Our History

The history of Victoria Memorial Hall begins in 1901, after the death of Queen Victoria on 22 January 1901. Soon after, Lord Curzon, the then Viceroy of India, envisaged a memorial to the deceased Queen and wrote letters to Governors, Lieutenant Governors, notable public and Indian princes proposing the foundation of a National Indian Memorial to her Majesty and inviting their opinions in the matter. Lord Curzon propagated his vision by publishing his proposal in Calcutta Press and through his speech at Town Hall, Calcutta on 6th February 1901.  He said, “It was decided that the memorial should take the form of a great marble hall, known as Victoria Hall, which was to be erected on the Calcutta Maidan to serve primarily as a Monument to the Queen, and secondarily, as a National Gallery and Valhalla for the Indian Empire.” It was decided that the space surrounding the building would be converted into a beautiful garden.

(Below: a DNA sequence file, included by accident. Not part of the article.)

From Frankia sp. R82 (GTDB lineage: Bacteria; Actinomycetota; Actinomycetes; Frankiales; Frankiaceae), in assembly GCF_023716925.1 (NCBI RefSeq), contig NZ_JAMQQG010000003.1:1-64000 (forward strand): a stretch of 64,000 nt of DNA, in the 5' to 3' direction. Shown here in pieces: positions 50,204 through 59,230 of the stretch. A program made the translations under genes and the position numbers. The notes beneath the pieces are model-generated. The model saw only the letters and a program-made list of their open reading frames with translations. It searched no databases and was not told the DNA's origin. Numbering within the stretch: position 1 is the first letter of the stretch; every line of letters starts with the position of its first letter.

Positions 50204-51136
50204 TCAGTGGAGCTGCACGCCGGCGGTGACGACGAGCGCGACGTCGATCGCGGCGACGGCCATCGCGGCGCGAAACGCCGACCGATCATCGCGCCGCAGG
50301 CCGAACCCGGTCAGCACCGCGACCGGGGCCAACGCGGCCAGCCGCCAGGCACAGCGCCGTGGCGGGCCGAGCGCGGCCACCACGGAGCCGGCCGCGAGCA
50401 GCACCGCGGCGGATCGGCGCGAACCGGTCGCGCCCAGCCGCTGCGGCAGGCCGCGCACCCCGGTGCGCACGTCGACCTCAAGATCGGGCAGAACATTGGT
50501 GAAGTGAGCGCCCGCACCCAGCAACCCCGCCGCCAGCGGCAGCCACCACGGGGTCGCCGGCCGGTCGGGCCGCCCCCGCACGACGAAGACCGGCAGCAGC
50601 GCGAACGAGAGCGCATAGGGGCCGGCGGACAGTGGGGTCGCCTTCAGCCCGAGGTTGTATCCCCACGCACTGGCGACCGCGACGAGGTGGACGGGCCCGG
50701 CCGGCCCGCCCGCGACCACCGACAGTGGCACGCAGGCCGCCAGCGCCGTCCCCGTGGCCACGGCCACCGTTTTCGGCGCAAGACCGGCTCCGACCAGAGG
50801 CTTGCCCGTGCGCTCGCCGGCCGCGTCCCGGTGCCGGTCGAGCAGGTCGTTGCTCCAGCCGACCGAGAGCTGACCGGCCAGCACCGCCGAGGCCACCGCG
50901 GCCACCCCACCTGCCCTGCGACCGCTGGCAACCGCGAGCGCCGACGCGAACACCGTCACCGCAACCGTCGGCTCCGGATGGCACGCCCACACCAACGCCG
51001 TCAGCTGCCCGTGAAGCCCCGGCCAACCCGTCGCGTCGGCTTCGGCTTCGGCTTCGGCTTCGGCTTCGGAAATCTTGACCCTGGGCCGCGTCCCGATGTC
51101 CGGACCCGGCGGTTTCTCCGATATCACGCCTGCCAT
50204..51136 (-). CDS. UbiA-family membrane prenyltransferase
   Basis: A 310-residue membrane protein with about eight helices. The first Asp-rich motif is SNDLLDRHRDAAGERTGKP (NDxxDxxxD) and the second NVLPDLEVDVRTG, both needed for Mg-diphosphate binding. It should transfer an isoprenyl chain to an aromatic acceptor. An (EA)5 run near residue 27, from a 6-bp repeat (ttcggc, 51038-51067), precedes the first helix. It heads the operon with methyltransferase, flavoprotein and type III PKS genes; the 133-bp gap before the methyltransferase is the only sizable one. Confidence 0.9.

In 1903, Sir William Emerson, the then President of the British Institute of Architects, who was experienced in working in the Indian context, was appointed as the Architect. Vincent J Esch was later appointed to be the supervising architect on site. M/s. Martin & Co. were appointed as the contractors. After taking various suggestions regarding the style of architecture into consideration, the Italian Classical Renaissance style was finalized. The excavations began on 27 January 1904 and the foundation stone was laid by Prince of Wales (George V) on 4th January 1906.

By 1921, the building, except for the cupolas on the four corner towers, was completed. On 28 December 1921, the Prince of Wales (Edward VIII) visited the site formally and opened the monument to the public. The gardens were designed by Lord Redesdale and Sir David Prain and the building was fully constructed by 1934.



Site Updated On

July 20, 2024